Sessions to testify in response to Comey

Brunilde Fioravanti
Giugno 19, 2017

Members of the Senate Intelligence Committee will grill Jeff Sessions on Tuesday after the attorney general agreed to switch planned appearances at a pair of appropriations panels and instead answer questions about alleged Russian meddling in the 2016 presidential election.

In a letter to Senator Richard Shelby on Saturday, Sessions has written that his decision to appear comes in light of last week's testimony by fired Federal Bureau of Investigation director James Comey.

Shelby is chairman of the Senate committee Sessions originally was scheduled to testify in front of on Tuesday on matters pertaining to the Department of Justice budget. Comey testified in public and then met with the committee in a closed session to discuss matters touching on classified information. At the time he said the investigation would be overseen by Deputy Attorney General Rod Rosenstein, who last month appointed former FBI Director Robert Mueller to conduct the inquiry.

"I urge that the Committee hold a hearing with the Attorney General in the open so that the American people can hear for themselves what he has to say with regard to connections to the Russians and the President's abuse of power", wrote Sen.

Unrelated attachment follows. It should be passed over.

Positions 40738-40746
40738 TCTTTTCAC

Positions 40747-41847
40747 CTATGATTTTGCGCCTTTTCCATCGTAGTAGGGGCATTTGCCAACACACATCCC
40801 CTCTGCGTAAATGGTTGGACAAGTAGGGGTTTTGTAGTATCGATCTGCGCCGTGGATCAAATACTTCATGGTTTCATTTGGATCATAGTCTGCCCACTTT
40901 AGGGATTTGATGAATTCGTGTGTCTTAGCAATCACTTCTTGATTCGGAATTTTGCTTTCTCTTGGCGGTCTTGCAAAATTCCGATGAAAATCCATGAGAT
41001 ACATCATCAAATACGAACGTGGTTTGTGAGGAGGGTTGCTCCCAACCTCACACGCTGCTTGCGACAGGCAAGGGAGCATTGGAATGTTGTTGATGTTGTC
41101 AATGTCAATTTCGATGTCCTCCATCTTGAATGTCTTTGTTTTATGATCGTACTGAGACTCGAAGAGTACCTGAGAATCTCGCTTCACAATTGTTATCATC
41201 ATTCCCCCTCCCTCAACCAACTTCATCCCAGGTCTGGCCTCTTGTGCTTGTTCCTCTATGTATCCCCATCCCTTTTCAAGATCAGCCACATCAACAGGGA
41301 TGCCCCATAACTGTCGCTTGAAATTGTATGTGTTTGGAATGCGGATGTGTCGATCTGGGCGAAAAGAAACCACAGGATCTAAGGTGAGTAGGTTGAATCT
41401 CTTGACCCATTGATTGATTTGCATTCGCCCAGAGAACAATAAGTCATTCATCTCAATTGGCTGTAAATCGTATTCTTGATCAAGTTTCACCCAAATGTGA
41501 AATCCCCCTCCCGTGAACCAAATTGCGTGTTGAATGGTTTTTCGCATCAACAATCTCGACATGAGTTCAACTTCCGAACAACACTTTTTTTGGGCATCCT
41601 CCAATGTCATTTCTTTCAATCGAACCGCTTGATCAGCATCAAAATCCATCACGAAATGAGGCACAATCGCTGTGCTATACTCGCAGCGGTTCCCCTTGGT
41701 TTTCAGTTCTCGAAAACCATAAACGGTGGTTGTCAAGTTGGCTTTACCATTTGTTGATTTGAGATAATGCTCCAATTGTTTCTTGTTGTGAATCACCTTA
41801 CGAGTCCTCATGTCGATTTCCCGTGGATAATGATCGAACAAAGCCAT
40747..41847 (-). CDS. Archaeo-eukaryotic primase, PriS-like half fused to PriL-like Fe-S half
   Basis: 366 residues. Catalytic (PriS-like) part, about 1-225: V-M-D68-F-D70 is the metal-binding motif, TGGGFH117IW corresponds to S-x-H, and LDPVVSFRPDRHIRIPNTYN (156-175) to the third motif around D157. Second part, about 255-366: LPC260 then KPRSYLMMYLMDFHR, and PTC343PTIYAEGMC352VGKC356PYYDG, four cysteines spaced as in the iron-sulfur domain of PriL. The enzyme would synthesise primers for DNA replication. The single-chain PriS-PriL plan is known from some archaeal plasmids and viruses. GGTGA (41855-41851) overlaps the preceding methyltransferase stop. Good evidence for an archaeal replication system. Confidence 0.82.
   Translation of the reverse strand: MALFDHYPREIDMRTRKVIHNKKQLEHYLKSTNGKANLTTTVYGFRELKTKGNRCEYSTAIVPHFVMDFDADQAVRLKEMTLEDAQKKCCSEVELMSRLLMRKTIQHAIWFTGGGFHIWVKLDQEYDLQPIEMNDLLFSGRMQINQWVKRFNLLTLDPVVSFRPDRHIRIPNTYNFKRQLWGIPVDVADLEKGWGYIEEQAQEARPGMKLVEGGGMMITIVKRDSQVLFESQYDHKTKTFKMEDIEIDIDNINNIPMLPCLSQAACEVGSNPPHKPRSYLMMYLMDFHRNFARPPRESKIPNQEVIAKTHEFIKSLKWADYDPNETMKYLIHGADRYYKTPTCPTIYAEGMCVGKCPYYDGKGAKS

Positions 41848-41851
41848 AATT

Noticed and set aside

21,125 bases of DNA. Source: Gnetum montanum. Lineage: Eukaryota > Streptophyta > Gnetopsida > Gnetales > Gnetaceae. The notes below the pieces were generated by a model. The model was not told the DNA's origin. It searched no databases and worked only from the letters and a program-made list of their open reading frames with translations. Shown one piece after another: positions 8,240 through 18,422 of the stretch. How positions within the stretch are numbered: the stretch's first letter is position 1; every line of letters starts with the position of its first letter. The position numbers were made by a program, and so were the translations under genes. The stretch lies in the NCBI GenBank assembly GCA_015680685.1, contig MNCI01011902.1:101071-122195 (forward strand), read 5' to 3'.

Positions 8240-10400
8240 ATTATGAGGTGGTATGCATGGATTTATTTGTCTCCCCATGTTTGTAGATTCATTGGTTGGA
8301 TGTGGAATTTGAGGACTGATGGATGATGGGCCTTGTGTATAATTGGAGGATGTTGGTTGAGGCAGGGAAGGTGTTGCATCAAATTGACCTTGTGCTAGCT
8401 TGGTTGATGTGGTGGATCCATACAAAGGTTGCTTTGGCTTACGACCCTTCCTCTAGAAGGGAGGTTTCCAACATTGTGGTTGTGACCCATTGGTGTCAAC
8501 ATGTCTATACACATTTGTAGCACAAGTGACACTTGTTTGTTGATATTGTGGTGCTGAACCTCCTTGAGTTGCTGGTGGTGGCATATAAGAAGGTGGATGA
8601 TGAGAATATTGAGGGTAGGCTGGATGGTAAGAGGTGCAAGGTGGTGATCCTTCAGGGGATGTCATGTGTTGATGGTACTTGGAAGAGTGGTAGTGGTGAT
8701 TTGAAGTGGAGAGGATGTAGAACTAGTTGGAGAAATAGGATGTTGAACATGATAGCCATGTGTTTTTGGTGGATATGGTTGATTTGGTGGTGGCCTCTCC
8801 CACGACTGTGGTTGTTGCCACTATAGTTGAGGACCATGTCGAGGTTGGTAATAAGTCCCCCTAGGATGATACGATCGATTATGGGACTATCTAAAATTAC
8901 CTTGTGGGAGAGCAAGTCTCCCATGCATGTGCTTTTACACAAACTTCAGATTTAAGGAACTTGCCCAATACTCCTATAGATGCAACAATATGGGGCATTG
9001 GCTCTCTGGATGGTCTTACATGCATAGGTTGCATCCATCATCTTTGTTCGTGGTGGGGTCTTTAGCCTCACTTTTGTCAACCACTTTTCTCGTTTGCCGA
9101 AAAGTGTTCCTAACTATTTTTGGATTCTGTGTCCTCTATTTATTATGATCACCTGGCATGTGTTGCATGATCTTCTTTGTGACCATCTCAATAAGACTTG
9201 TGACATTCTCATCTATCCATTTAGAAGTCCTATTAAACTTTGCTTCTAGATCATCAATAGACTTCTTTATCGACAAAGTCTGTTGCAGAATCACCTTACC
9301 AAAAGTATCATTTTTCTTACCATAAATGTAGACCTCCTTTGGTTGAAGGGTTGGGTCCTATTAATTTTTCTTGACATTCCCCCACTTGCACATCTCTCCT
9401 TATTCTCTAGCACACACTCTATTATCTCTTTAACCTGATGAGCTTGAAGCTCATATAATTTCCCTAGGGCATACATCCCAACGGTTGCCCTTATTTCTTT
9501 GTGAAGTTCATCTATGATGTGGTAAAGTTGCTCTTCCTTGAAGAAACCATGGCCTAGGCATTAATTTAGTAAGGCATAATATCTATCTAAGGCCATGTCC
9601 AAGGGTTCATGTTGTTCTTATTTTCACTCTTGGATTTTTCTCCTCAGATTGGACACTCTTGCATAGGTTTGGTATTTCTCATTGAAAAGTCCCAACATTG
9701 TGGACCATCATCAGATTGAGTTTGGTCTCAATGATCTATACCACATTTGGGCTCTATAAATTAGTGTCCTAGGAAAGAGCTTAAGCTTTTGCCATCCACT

Comey told the intelligence committee in a closed session that Sessions may have had a third, undisclosed interaction with Russia's ambassador to the U.S., according to people familiar with the briefing.

Sessions also was expected to get questions about his involvement in the firing of Comey and the news that he offered his resignation to President Trump at one point recently.

He had told politicians at his January confirmation hearing that he had not met with Russians during the campaign.

She described Comey's testimony as "candid" and "thorough" and said she would support a subpoena if needed. "You can't run forever", Leahy said in a Twitter message to Sessions that also referred to "false testimony" by the attorney general about his contacts with Russian officials.

Kamala Harris, D-Calif., asked Comey a series of questions about Sessions' involvement in the Russian Federation investigation during the two weeks between Trump expressing his "hope" that Comey could let go of the probe into former national security adviser Michael Flynn and Sessions' recusal from inquiries related to the election.

Sessions has been dogged by questions about possible additional encounters with the ambassador, Sergey Kislyak. The committee shortly after said the hearing would be open.

Trump's alleged comments to Comey about Flynn "is a big deal, and can't be excused by simply being a novice", Preet Bharara said on ABC's This Week, the first televised interview since his own firing by Trump in March as a federal prosecutor in NY.

Sessions was originally supposed to testify in front of the House and Senate Appropriations subcommittees this week but said in a statement that he will send a deputy to that hearing instead after hearing that lawmakers would question him about the investigation into ties between Russian Federation and the Trump administration.

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